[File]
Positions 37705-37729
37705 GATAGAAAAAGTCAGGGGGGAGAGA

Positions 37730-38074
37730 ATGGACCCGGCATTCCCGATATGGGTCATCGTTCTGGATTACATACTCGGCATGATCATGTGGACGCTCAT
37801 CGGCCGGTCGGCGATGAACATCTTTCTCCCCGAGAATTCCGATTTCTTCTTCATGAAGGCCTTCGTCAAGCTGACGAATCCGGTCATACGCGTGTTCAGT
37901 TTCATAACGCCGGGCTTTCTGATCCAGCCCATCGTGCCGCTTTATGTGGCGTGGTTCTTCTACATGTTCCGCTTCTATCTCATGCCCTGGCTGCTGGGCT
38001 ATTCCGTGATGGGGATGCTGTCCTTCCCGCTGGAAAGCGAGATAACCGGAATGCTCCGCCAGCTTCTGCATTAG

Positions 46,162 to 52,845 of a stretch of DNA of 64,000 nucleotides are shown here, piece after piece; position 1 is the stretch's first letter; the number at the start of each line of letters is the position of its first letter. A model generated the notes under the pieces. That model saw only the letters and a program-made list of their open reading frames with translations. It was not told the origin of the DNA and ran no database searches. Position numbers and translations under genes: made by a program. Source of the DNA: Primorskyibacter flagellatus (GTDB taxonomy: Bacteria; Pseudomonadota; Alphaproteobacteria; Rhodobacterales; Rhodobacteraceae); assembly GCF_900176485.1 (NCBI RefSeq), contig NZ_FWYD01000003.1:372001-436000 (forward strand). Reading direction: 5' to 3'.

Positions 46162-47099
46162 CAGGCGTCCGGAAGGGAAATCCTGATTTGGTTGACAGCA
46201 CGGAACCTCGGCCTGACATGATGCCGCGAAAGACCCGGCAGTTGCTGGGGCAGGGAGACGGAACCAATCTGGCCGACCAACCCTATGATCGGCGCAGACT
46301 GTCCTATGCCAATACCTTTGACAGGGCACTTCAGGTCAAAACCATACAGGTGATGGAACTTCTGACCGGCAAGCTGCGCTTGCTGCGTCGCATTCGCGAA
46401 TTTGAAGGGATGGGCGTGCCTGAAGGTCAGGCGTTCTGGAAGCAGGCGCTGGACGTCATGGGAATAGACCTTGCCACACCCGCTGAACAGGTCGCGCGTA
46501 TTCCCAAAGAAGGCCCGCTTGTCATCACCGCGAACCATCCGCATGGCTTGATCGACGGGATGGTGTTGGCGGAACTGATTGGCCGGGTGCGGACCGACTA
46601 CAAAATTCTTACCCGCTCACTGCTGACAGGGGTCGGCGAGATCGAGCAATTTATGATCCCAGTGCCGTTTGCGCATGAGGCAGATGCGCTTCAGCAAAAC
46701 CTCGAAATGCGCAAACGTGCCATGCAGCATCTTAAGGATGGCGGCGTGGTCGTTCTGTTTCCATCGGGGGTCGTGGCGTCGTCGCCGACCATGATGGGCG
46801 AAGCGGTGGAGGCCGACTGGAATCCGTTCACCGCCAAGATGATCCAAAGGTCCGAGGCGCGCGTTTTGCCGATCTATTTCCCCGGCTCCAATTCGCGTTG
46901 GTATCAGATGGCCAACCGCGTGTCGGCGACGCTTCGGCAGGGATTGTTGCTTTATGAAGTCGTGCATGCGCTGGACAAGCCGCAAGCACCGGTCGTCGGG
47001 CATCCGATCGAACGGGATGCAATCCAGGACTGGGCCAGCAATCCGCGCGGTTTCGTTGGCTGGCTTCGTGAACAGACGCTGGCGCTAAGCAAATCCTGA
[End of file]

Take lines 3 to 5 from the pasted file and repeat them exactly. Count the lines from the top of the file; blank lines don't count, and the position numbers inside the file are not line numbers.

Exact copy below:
Positions 37730-38074
37730 ATGGACCCGGCATTCCCGATATGGGTCATCGTTCTGGATTACATACTCGGCATGATCATGTGGACGCTCAT
37801 CGGCCGGTCGGCGATGAACATCTTTCTCCCCGAGAATTCCGATTTCTTCTTCATGAAGGCCTTCGTCAAGCTGACGAATCCGGTCATACGCGTGTTCAGT